Wednesday, February 25, 2009

Forecasting

It's funny how statistical forecasting is perceived. When a baseball analyst designs an ingenious method to project how the season will play out, all people can talk about is how the system is selling their team short, or how it missed on their team three years ago, so it will again this year. When that same analyst starts blogging about an ingenious method to project election outcomes, all of a sudden he's the greatest thing since sliced bread, despite limited evidence that his work represents any substantial improvement over what we were doing before.

I hope I don't sound too flippant here; I know the vast majority of Americans (unlike me) cared more about who came out on top last November than who came out on top last October. Still, Nate Silver's image makes for an interesting case study. Why is so much praise heaped upon him for his election predictions, which were essentially the same as many other forecasters', while so much scorn meets his accurate but contrarian baseball picks?

Well, the contrarian part is a good place to start: people don't like it when computers buck popular opinion or recent trends. When computers recommended a less aggressive strategy for buying real estate and stocks, people instead looked at recent upward trends and gambled their savings away. When the BCS computers suggested a different national championship matchup than the human polls, the system was changed so that the computers would agree with the pollsters; now the BCS rankings, which were built to reflect a spectrum of opinions, instead simply reinforce the old way of doing things. If the computer says Obama will win by a larger margin than anticipated, that's basically a reinforcement of the status quo; but saying the White Sox will go from first to last is uncouth and should be ridiculed.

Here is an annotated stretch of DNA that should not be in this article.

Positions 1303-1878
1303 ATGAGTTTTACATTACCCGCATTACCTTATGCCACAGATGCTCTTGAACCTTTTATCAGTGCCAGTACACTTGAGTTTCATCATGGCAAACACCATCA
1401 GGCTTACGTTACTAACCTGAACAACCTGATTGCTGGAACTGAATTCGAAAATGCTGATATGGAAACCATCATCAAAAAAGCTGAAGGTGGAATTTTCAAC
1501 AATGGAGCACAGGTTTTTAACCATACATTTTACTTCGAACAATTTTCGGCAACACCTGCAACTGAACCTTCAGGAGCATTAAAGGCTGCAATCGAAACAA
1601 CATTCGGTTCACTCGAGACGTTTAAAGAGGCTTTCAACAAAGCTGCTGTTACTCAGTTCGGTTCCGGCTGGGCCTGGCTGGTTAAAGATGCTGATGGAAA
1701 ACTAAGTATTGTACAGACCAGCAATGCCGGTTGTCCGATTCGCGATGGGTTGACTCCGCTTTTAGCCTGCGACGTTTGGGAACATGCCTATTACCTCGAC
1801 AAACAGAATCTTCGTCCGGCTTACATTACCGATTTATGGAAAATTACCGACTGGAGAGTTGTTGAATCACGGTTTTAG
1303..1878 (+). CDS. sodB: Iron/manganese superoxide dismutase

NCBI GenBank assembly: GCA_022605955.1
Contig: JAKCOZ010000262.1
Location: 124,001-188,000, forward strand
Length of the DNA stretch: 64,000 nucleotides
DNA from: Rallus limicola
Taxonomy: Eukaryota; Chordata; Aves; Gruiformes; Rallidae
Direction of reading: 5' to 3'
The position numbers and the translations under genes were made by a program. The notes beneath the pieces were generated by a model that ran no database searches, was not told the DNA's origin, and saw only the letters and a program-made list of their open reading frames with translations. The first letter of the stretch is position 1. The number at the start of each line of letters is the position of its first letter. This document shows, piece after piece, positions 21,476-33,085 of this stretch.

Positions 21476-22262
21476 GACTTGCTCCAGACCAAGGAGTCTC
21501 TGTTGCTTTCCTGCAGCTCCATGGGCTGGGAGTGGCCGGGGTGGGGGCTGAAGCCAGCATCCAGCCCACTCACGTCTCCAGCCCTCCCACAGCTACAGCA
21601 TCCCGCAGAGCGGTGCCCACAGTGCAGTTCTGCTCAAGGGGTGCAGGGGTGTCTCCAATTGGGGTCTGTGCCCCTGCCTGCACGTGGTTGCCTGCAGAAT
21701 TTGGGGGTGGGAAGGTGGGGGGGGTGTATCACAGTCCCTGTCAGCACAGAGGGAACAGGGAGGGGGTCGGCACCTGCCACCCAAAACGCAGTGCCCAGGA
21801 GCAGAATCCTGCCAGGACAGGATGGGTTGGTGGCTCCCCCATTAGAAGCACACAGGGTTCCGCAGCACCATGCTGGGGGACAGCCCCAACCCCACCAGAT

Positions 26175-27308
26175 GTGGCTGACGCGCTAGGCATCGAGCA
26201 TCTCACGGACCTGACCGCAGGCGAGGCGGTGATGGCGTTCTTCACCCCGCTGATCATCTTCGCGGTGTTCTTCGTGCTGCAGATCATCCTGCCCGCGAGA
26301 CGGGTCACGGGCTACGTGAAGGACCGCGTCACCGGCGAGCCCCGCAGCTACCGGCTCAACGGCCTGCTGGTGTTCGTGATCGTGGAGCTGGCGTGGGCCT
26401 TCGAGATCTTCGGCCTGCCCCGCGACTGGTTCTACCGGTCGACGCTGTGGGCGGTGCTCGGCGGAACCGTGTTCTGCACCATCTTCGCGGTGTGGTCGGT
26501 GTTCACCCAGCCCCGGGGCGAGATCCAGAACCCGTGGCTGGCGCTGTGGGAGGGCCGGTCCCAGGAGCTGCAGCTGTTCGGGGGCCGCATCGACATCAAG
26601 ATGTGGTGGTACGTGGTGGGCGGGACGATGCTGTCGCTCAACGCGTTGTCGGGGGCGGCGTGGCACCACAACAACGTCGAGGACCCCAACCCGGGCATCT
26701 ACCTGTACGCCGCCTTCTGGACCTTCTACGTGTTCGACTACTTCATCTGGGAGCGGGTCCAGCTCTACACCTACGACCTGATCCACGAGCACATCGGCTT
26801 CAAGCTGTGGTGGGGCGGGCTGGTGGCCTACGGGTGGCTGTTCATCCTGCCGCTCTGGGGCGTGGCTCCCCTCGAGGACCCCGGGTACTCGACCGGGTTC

Furthermore, there are the results: Silver was "right" about the U.S. election, but his projected MLB standings constantly "miss"--by an average of 6.54 wins per team since 2003! (More on this later.) This might be a popular way of looking at things, but I retort that an election is simply much easier to forecast than a season of Major League Baseball. It's one game instead of 2430, with much more data and smaller variables.

If you're reading this, you can probably name plenty of instances where one at-bat greatly influenced the outcome of a baseball season. Think Bill Mazeroski, Joe Carter, Bobby Thomson, etc. Outside of a bad Kevin Costner movie, can you name one major election that was similarly influenced by one voter? Compared to simulating an entire season of baseball, forecasting an election is more like picking the winner of the Super Bowl...on the day of the game.